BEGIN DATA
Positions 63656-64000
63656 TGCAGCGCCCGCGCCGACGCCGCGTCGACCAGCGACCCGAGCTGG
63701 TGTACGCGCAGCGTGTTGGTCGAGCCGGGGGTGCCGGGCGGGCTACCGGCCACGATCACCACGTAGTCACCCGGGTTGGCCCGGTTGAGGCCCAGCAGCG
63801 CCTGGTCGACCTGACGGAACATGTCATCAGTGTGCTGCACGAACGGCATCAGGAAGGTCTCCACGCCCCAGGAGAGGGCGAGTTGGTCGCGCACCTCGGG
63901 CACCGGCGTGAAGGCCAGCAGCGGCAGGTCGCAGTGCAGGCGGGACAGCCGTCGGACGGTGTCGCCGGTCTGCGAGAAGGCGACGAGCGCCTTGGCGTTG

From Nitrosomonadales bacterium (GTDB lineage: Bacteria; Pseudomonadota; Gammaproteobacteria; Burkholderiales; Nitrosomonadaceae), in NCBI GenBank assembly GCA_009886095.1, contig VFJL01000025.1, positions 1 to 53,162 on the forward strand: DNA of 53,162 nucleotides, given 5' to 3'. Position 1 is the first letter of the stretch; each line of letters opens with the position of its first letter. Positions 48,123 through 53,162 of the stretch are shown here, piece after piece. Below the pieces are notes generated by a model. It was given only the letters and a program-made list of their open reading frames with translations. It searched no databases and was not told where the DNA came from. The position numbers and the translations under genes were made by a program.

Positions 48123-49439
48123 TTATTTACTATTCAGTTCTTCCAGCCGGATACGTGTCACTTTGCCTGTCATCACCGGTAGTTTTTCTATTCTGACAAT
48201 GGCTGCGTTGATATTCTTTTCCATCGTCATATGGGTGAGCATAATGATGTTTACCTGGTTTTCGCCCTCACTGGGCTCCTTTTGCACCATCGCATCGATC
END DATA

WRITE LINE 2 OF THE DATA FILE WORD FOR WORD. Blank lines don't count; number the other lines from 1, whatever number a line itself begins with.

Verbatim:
63656 TGCAGCGCCCGCGCCGACGCCGCGTCGACCAGCGACCCGAGCTGG